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Thursday, April 8, 2010


It rained for three days. I had a cold for three days. I disappeared in the rain & snot. Clover was scared, kept calling, made me set the tent back up, I wanted to sit in the storm like Simeon must have, die the most perfectly miserable death ever. It’s just a cold, I told her, it’s just rain, but I hoped for the worst. If I caught pneumonia they’d have to come up and drag me down, though I’d put up a convincing fight. I blew my nose so much it started bleeding for the first time since spotting in the tree with Dostoevsky. I let it bleed down me. It was soothing. Justifying. It finally stopped, the rain, the cold, the snot, the blood. The sun that baker charged out jolly in his big white hat, smacking his hands together, flour flying. I was still alive. Still up.

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Two Paragraphs a Day Keep the Apple Away.

Wobbling along the sidewalk on baby’s legs,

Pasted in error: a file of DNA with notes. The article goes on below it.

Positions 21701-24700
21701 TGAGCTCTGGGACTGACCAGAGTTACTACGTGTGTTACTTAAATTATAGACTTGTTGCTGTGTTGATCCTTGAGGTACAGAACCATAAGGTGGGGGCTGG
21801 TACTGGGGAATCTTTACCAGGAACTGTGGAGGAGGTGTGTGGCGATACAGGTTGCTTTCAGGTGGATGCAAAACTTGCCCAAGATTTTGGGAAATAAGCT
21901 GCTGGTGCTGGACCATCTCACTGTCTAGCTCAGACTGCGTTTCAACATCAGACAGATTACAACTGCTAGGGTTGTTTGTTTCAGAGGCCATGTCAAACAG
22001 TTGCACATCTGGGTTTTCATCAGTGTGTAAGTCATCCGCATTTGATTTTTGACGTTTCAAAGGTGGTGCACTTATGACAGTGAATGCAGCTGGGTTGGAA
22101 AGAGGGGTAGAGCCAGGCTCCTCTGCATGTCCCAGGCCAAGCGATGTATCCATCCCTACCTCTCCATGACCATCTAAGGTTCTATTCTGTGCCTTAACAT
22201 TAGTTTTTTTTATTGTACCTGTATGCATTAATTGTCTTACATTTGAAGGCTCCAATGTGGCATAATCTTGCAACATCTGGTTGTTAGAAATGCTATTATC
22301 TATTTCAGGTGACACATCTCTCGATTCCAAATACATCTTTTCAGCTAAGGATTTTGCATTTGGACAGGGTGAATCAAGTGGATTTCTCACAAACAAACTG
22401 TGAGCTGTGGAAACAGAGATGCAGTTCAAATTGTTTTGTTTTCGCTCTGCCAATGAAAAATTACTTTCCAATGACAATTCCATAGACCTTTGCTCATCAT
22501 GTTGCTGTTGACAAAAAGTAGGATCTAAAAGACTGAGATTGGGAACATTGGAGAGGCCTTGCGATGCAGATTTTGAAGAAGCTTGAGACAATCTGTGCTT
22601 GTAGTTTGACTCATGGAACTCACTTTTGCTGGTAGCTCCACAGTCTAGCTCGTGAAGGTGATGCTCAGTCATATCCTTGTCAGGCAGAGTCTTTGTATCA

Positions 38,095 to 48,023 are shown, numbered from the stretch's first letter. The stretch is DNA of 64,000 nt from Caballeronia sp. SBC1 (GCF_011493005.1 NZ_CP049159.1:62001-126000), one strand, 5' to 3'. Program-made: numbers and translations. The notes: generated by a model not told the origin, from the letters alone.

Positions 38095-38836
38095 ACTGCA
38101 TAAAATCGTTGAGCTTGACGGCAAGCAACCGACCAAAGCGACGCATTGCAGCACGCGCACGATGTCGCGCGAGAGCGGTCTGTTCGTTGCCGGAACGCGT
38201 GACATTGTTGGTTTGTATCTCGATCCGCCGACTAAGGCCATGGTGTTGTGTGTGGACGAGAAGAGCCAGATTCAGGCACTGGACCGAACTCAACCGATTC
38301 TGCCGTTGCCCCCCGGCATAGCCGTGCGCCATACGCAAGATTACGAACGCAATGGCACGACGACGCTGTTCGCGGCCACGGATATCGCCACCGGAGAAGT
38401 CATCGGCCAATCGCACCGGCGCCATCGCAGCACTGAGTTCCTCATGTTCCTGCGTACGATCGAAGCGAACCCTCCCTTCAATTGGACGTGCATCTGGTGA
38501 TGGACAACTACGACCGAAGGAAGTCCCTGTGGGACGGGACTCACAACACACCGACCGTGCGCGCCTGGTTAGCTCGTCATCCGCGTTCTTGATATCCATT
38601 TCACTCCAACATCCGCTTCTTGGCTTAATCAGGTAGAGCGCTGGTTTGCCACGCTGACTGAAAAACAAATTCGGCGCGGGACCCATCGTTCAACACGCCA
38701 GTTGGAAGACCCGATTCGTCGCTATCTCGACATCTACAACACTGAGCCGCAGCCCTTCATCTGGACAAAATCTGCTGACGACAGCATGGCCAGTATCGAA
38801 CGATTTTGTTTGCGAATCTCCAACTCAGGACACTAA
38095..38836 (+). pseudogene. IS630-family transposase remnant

I looked up over my shoulder at the platform.
It was like a deserted island in the air.
I might have hacked it out of a jungle, a patch
of civilization the wilderness would now recall.
I imagined green twigs sprouting from the redwood,
rust eating the orange paint, the ink of every thought
in my journal beginning to fade already in the sun.

Nobody recognized me. I was just another member
of the lost, anonymous mass pretending that it knew
where it was wandering, and it felt good, it felt
right, easy, as if we were all actors in some play
that perfectly walked the line between absurdity
and grace. I felt like giggling, and that everybody
else felt like it, too, but it wasn’t in the script,
so we were holding it in.

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Monday, April 5, 2010

Flannery O'Connor & Thomas Merton: Mutual Admiration Society

From Robert Giroux's Introduction to Flannery O'Connor: The Complete Stories:

One of Flannery's admirers was Thomas Merton, who became more of a fan with each new book of hers. Over the years I came to see how much the two had in common—-a highly developed sense of comedy, deep faith, great intelligence. The aura of aloneness surrounding each of them was not an accident. It was their m├ętier, in which they refined and deepened their very different talents in a short span of time. They both died at the height of their powers.